The Taliban Tighten their grip this Saturday
Afghanistan, The mood of those who fled from local and advancing insurgents was dark
United States And other Western nations preparing to expel their diplomats and countrymen.
Within a week, the Taliban had taken control of almost all northern, western and southern Afghanistan and reached the gates of Kabul. They are 50km from the capital and show no sign of slowing down.
Heavy fighting continued this Saturday around Masar-e-Sharif, the capital of the Balkh province, where the Afghan army has launched new airstrikes. The business center is the only large city in the north of the country that the Taliban have not yet taken control of.
Tens of thousands of Afghans fled their country
Apart from Kabul and Mazar-i-Sharif, the only other major government-controlled cities are Jalalabad (east), Cortez and the coast (southeast). But since the Pashtuns who came from the Taliban are located in the dominant lands, they should not resist for long.
For Kabul residents and the tens of thousands of people who have fled their homes in recent weeks to seek refuge in the capital, fear prevails. “I cry day and night when I see the Taliban forcing young women to marry their fighters,” said Mujta, 35, who arrived in the capital with her two sisters, not far from Parwan province. “I have rejected marriage proposals in the past (…) If the Taliban come and force me to marry them, I will kill myself,” he warns.
Dawood Hotak, 28, from Kabul, is “worried about the future” of his younger sisters and does not know what will happen to them. “If the situation gets worse, who will leave Afghanistan again, as we did in the early 1990s,” he said.
Return of US troops
Many Afghans – especially women – who are accustomed to the freedom they have enjoyed for the past 20 years, fear a return to power by the Taliban. When they ruled the country between 1996 and 2001, the Taliban imposed the most drastic version of Islamic law before it was overthrown by a US-led international coalition.
Girls were forbidden to go out, work, and go to school without a baby boy. Women convicted of crimes such as prostitution were whipped and stoned. “It is heartbreaking and heartbreaking that the hard-won rights of women and girls in Afghanistan are being taken away from them,” UN Secretary-General Antonio Guterres said on Friday.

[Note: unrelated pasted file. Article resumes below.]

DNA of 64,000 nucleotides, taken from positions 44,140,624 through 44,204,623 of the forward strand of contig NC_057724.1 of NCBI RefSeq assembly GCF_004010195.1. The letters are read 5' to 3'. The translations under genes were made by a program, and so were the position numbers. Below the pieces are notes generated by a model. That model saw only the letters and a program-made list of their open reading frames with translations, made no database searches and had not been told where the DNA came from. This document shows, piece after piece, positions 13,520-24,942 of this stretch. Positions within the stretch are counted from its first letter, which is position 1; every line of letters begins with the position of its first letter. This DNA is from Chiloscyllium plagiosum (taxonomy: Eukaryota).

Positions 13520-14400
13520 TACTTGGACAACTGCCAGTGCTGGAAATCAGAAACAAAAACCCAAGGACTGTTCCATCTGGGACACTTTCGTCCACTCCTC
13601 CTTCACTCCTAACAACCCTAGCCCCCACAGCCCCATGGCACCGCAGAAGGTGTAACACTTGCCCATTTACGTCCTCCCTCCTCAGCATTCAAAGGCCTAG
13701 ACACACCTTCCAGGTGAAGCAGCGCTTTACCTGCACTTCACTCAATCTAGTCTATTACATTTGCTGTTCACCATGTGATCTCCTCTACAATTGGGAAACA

This Saturday between Kabul’s Sky Airport and the US Embassy, helicopters are located in the intensive fort “Green Zone” in the center of a ballet capital. The first contingent of the US Navy has arrived in the capital, where its role is to protect diplomats and those working for the United States from retaliation for fear of retaliation from Afghanistan and the Taliban. The United States plans to evacuate “thousands of people a day,” according to Pentagon spokesman John Kirby.
The diplomats were expelled
The U.S. embassy in Kabul has ordered its staff to destroy key documents and US symbols that the Taliban could use for “propaganda purposes.” London at the same time announced that it was re-employing 600 soldiers to help the British leave.
Several countries – the Netherlands, Finland, Sweden, Italy and Spain – announced on Friday that they would reduce their presence in the country to a minimum, as well as plans to repatriate Afghan workers. Germany will reduce its diplomatic staff to a “minimum”.
Others, including Norway and Denmark, wanted to temporarily close their embassies. Switzerland, which does not have an embassy there, has announced the deportation of some Swiss staff and forty local staff.
There is no “immediate threat”
The Taliban launched their offensive in May, 20 years after ousting the Taliban, when US President Joe Biden confirmed the withdrawal of the country’s last foreign troops.
This withdrawal must be completed by August 31st. Joe Biden said he did not regret his decision, although the pace at which the Afghan military disintegrated surprised and disappointed Americans, who spent more than $ 1,000 billion on training and equipment.
However, the United States continued to insist on Friday that Kabul did not face an “immediate threat” and that the Taliban’s seizure of power was not an inevitable outcome in their eyes.
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